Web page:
also they have auto fans that run on 12 volts so on really hot nights you could run a fan in the bed room.

most of the items for a setup like this could be got from a junk yard for next to nothing.
my vehicle has a small diesel engine in it so if worst came to worst i could hook the vehicle up to the system and charge it.
questions i have about this maybe someone could answer
does any of this seem feasible?
how long would a set of batteries last?

Thanks for any input
you'll need deep cycle batteries , well not completely *need* but they'd be better , and you'll have to play with pulley ratios on the alternator to turn it fast enough.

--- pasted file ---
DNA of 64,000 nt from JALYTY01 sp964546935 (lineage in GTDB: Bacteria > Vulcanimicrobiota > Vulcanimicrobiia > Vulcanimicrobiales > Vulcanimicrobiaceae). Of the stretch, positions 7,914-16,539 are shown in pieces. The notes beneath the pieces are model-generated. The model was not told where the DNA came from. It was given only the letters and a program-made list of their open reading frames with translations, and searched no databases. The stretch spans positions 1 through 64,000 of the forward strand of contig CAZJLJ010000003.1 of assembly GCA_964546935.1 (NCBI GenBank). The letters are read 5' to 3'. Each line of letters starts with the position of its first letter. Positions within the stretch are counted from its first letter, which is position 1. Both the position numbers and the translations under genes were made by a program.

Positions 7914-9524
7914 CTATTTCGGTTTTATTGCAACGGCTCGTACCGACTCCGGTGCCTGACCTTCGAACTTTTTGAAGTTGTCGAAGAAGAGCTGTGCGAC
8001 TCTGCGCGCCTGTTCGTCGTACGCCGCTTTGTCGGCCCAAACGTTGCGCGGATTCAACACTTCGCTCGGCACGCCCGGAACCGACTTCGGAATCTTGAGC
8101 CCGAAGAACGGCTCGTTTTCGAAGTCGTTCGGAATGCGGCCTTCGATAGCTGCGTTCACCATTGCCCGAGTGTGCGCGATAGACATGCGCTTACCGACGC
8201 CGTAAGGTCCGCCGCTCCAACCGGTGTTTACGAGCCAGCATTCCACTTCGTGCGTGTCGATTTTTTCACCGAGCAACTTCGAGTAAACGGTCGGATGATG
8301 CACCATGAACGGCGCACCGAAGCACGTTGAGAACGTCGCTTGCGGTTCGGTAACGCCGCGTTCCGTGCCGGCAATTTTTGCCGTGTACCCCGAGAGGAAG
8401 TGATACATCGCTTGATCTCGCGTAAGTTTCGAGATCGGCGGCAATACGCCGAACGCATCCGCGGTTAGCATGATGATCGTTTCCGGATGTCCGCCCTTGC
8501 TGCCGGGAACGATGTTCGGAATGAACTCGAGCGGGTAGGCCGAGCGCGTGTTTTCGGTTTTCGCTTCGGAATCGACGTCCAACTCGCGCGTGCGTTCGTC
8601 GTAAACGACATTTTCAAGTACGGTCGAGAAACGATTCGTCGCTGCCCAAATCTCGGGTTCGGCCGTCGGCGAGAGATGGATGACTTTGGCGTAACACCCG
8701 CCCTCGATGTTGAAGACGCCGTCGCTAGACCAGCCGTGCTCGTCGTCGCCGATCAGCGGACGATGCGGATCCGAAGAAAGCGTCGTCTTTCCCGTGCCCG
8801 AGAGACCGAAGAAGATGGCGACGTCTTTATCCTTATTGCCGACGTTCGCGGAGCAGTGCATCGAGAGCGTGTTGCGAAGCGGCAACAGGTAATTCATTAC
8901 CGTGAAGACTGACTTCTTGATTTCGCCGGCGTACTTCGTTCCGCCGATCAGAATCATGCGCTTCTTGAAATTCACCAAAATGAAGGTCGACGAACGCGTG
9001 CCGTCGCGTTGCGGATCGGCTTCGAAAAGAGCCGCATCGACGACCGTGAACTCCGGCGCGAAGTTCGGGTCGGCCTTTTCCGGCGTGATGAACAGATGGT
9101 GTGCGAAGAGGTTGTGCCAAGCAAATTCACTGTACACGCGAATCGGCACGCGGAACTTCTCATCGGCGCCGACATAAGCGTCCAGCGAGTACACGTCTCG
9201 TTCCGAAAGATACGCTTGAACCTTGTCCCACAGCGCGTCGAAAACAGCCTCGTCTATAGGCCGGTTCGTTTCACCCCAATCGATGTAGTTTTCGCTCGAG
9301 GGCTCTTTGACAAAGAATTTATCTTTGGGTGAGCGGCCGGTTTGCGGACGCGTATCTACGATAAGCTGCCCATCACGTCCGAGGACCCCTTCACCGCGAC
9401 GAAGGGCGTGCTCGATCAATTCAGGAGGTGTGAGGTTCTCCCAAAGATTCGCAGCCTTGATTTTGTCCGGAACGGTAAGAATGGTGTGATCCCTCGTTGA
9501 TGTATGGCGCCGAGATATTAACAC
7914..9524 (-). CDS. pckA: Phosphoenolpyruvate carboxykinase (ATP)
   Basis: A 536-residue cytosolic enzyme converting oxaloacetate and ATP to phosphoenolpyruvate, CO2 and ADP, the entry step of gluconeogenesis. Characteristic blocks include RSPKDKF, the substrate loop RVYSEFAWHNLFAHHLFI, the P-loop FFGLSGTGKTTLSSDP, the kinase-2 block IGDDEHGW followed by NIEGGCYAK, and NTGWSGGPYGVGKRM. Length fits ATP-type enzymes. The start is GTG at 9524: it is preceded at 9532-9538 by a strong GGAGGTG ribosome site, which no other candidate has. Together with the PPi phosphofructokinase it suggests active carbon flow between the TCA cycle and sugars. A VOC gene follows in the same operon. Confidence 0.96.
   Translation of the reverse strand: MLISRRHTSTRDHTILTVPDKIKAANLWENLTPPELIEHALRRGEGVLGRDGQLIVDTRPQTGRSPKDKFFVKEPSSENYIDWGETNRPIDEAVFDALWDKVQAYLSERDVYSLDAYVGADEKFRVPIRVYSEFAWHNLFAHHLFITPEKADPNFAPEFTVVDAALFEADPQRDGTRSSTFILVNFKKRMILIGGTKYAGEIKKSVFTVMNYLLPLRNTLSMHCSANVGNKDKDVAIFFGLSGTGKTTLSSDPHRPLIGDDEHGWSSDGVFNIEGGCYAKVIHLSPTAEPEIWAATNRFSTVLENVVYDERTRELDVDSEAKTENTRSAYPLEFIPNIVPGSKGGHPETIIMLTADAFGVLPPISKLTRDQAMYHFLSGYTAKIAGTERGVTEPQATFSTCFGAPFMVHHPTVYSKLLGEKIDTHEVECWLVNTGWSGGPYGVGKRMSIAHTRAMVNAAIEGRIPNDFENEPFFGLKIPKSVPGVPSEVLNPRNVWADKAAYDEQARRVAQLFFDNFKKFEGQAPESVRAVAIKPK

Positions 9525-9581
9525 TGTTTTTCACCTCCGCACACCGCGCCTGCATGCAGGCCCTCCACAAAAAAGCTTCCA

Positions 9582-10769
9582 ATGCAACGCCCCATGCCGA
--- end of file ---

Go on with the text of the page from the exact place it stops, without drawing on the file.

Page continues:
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The concept of creating electricity itself is not bad, however I believe you are missing a considerable factor. If the world goes to shit and the electricity is cut, you'll have a sign in the yard advertising. Initially people would wait for the lights to come on, if they don't people would kill over batteries. Adapt, survive. You don't need electricity.
That comes down to light discipline , and it applies to lanterns , candles....any form of light.
 

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No body getting in the yard. A light wind mill to charge up batteries may work out well for some.
We am not counting on oil or fuel of any kind for long. Lard will be used down the road.